If you’re fully disabled and your doctor does not see a likely avenue for your recovery, you would be eligible to continue to receive benefits unless your condition improves. For instance, if an accident leads to a victim’s paralysis, they’d likely be unable to engage in work in the future, meaning their disability was permanent and full.
Seeking New Work
If you’re receiving workers’ compensation benefits of any kind and begin looking for new work, you may begin earning too much to keep your benefits. The employer you’re currently receiving benefits from may raise issues with you working while receiving benefits and start asking questions and making legal moves to prove you’re no longer eligible for disability payments. If this is the case, you should be very careful about documenting your doctor’s recommendations about the kind of work you’re able to engage in. For instance, if you were injured on a construction site, keeping you from any heavy manual labor for the foreseeable future, you may still be able to receive benefits while working something like an office job or a position from home.
When You’re Unable to Recover and Can’t Return to Work
Most people dealing with a workplace injury have a desire to recover and get back to normal life as quickly as possible. Unfortunately, a bad injury may leave you partially or fully disabled and unable to return to work in the same capacity as before. In these cases, your doctor will determine a cutoff for your potential to improve. Your Maximum Medical Improvement (MMI) is the point at which your doctor believes you will not be able to recover further from your work-related injury. At this point, you should be evaluated for any future work restrictions and determine if your injuries qualify as an impairment.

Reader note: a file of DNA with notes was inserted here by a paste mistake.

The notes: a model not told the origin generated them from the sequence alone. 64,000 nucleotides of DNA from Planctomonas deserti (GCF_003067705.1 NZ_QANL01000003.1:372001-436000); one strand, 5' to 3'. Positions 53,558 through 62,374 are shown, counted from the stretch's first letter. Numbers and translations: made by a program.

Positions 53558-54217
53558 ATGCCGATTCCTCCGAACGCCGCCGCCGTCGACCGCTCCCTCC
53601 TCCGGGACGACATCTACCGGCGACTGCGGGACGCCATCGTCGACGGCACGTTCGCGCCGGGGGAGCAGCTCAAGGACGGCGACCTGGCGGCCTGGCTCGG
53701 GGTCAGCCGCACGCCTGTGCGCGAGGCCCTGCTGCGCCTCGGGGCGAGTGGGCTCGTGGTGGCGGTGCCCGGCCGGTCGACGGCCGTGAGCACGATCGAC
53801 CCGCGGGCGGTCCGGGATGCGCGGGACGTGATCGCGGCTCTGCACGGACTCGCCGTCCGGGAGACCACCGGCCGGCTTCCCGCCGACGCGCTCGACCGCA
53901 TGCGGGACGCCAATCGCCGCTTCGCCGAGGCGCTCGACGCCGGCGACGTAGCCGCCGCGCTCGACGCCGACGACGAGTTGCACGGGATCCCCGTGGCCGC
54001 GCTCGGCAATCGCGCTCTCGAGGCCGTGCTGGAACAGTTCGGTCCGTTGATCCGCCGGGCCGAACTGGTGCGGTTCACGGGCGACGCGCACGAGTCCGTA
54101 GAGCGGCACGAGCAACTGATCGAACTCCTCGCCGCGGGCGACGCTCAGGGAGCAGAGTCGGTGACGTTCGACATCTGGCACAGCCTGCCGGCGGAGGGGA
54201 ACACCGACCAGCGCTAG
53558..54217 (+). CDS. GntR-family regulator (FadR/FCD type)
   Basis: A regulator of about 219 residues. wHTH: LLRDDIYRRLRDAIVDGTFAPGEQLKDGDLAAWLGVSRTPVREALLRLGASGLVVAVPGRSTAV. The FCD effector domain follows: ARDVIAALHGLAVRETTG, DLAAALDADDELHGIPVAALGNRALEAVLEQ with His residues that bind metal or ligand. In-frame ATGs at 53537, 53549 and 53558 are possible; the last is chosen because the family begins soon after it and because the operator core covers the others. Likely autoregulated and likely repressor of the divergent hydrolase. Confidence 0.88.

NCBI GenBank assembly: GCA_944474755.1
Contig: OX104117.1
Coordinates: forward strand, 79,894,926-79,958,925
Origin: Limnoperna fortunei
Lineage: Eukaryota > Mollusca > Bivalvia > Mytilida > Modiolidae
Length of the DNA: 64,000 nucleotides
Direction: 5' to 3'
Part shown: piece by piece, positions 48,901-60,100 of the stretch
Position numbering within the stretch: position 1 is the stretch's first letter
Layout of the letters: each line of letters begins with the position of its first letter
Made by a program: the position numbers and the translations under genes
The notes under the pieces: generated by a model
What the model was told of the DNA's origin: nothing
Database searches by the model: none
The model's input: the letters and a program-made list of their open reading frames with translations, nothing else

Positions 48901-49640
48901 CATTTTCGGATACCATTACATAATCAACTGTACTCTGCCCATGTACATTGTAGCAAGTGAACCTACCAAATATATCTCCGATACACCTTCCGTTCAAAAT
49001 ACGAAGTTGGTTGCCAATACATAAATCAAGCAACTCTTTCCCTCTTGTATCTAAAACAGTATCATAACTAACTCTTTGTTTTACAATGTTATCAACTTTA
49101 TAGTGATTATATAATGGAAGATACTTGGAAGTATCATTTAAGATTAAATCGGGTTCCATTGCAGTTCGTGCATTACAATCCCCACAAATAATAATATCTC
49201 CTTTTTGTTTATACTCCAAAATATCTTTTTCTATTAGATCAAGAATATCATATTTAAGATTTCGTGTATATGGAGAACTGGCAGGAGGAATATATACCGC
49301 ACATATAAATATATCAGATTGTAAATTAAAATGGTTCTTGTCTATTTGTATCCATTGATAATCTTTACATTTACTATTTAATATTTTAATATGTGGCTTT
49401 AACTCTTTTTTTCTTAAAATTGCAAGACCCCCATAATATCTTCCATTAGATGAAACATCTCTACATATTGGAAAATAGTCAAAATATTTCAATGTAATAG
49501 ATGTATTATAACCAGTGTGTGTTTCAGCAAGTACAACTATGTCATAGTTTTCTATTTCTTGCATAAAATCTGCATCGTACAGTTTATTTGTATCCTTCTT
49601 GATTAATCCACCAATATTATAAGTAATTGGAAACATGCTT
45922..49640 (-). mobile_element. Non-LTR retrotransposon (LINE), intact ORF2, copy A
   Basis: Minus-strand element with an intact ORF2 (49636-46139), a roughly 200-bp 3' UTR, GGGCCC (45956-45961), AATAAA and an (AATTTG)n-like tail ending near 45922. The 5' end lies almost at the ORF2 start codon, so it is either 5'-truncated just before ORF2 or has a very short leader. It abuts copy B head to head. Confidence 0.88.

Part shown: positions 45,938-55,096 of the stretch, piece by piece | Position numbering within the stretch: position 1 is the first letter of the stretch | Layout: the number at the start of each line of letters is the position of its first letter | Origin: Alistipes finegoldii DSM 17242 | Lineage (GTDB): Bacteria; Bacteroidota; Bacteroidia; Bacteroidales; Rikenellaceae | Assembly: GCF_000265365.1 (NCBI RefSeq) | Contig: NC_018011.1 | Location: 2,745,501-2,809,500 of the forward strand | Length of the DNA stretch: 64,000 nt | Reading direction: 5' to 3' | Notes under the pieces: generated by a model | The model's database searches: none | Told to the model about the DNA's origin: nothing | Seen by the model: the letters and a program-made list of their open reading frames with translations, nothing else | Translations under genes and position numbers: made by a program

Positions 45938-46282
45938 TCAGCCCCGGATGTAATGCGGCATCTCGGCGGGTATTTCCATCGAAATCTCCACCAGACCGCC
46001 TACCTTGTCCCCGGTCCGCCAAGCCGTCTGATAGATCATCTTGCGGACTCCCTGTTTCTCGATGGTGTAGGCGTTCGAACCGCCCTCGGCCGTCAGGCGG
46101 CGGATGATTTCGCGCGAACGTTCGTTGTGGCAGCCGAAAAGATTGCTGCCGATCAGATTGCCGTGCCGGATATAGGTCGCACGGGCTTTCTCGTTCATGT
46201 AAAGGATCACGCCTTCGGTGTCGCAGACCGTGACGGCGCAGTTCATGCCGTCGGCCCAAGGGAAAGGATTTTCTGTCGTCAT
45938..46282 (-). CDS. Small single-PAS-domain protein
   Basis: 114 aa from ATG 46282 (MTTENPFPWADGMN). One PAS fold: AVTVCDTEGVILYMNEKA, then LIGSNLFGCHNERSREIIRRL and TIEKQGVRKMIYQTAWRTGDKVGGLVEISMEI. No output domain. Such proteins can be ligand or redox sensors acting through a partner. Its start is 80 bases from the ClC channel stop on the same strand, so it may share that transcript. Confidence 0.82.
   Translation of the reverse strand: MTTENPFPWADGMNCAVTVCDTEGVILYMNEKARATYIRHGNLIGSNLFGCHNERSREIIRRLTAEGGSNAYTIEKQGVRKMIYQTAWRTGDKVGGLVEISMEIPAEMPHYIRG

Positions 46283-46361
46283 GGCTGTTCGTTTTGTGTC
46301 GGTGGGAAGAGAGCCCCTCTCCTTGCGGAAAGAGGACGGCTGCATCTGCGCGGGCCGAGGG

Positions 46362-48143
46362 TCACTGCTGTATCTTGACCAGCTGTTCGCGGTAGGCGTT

An impairment is any injury that is permanent but may or may not affect your ability to work. A medical professional will rate your level of impairment on a scale from 1-100% and will determine if you’re eligible for further benefits. A useful impairment calculator can be found on the Florida Department of Financial Services website.
If you’re unable to find new work due to your injuries, you should be sure that you and your doctor are on the same page in regards to the severity of your ailments. If they believe that your injuries should not keep you from working but you are experiencing an inability to engage in said work, you should communicate with them to see if they will make changes to your injury qualifications. In some cases, it may be worth seeking a second opinion or even utilizing the one-time option to seek a new doctor offered by Florida workers’ compensation law.
In the event you’re completely unable to work in the future, you will likely qualify for SSDI benefits, provided you have the minimum amount of work credits. Speak to a Florida disability lawyer for assistance with applying to receive SSDI for a permanent disability that prevents you from working.
Get Help After Your Florida Workplace Injury
If you’re struggling to find work and your workers’ compensation is close to the end, getting legal help to boost or prolong your benefits may be a good idea for an injured person looking to secure their financial future. Hoskins, Turco, Lloyd & Lloyd has decades of experience helping Florida’s injured get back on track with their lives after a bad workplace accident, and we can help you, too. Call us today at 866-460-1990 or contact us online to schedule a free, no-risk consultation.